In addition to being able to search a geographic location for an accommodation or select a particular accommodation, in operation 360 the consumer may also search for an accommodation by entering a particular brand of accommodation (e.g., "Holiday Inn ™) and a geographic region. Then, the consumer is presented with a branded map page in operation 365. The branded map page presented in operation 365 is similar to the map page presented in operation 325 with the primary difference being that the branded map page shows only the brand of accommodations selected for the geographic region selected.

The operations associated with the map page are illustrated in Figure 4. In addition, an exemplary map page 500 is illustrated in Figure 5. In operation 400, the consumer is presented with the map page. As discussed above, the map page is entered from operation 325 of Figure 3. Based on the criteria entered in operation 320, a map of the appropriate region is presented when the consumer enters the map page. For example, if Wichita, Kansas were entered in operation 320, the map of Wichita shown in Figure 5 is presented on the map page.

In operation 420, the consumer has the option of viewing accommodations for a particular location on the map by selecting a particular location on the map or by entering a zip code for the particular location in which they are interested. If a zip code (e.g., in box 505 of Figure 5) is entered, then the consumer is presented with the accommodation selection page at operation 430, which displays accommodations associated with the zip code entered. If, on the other hand, the consumer chooses to use the map, then the consumer selects a location on the map in operation 440 after which the consumer is presented with the accommodation selection page, at operation 430, that displays accommodations associated with the location selected. Referring to Figure 5, the map page shows a geographic region associated with the criteria entered in operation 320. Referring to the above example, the map 500 is representative of the map that is presented if Wichita, Kansas is entered in operation 320. The map presents a wide geographic region associated with Wichita including surrounding suburbs. In addition, the map includes various features of the geographic region including streets 510; highways 520; points of interest (e.g., the Midcontinent Airport 530, the Sedgwick Zoo 540, and the Historic Old Town 550). Additionally, the map page may include accommodation links for all system accommodations, arranged on the map corresponding to their geographic location. By selecting a link, the consumer is presented with the accommodation display page for the accommodation associated with the link. The accommodation link feature is not illustrated in Figure 5.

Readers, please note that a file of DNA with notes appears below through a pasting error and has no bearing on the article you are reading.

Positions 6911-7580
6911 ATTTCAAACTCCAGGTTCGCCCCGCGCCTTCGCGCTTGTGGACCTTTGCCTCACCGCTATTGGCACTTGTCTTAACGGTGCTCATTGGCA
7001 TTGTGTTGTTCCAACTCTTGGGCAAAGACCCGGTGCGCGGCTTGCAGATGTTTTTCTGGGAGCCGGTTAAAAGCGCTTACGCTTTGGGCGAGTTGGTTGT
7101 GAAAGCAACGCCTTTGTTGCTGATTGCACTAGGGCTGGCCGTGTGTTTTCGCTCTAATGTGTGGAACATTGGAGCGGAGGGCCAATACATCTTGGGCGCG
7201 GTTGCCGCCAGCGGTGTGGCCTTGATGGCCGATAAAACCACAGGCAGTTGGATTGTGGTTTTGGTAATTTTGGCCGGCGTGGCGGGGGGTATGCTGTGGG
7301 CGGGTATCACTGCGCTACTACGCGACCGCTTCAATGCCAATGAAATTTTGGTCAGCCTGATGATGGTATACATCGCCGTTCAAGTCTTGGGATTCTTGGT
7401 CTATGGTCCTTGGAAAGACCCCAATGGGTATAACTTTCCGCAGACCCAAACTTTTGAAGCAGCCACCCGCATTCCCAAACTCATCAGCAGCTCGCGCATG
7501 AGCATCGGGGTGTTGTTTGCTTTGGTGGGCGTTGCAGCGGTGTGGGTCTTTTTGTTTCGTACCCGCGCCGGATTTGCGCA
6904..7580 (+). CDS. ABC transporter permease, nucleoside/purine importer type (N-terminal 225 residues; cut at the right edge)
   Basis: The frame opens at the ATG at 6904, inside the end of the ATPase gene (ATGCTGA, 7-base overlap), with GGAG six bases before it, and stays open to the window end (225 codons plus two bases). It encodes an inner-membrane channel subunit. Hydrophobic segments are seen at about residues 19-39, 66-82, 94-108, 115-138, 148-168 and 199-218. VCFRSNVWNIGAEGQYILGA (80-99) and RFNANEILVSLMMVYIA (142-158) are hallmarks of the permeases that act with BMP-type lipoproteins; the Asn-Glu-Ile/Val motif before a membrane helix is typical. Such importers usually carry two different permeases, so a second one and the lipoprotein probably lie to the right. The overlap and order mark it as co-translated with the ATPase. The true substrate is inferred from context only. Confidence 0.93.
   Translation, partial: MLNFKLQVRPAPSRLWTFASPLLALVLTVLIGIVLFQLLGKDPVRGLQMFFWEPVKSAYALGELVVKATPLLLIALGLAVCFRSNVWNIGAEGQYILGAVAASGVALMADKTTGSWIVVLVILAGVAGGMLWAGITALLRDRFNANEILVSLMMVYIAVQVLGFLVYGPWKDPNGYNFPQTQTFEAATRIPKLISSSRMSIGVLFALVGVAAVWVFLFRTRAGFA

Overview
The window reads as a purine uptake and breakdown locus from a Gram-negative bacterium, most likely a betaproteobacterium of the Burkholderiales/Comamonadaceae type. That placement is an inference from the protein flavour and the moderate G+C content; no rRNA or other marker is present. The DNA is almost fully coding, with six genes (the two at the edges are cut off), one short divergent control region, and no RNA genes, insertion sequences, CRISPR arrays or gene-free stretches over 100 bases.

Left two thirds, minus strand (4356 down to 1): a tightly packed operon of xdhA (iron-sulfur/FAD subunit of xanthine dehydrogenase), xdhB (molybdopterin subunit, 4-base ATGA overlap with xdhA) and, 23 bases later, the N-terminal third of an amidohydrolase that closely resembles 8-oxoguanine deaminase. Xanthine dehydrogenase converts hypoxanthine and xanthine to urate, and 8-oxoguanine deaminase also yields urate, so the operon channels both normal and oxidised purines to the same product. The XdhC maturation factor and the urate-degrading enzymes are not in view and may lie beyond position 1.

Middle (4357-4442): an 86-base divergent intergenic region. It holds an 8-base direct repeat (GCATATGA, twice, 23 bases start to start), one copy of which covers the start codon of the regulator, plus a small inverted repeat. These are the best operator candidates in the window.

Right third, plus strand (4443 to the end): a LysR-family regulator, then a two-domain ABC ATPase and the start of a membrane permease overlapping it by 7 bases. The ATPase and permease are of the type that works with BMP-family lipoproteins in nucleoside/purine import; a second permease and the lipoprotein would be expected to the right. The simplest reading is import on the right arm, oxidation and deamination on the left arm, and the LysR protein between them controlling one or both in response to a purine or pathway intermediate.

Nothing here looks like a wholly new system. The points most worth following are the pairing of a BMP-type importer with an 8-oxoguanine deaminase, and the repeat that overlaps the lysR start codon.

In operation 440, the consumer selects on the map the region, in whicht they wish to view associated accommodations. For example, if the consumer wishes to stay near the airport 530 (Fig. 5), then the user will point to the airport using a mouse and left-click, near airport 530, after which the user is presented with the accommodation selection page at operation 430, which displays accommodations located near the airport 530. Accordingly, the map page presents the user with a comprehensive and easy to use method of finding an accommodation in a particular geographic region. The branded map page, not shown, is similar to the map page illustrated in Figure 5. The branded map page, however, additionally includes indicators and/or links on the map to all accommodations in the region for a particular brand, e.g., "Holiday Inn ™."

Figure 6 illustrates the operations associated with displaying all accommodations for the particular geographic region selected and selecting a particular accommodation for detailed display in the accommodation display page. After selecting an area on the map 500, in operation 440, or a zip code, in operation 420, the consumer is presented with the accommodation selection page in operation 430. The operations associated with the accommodation selection page begin with operation 600 (Fig. 6). In operation 605, the system determines if accommodations are available for the region selected in operation 440 or 420.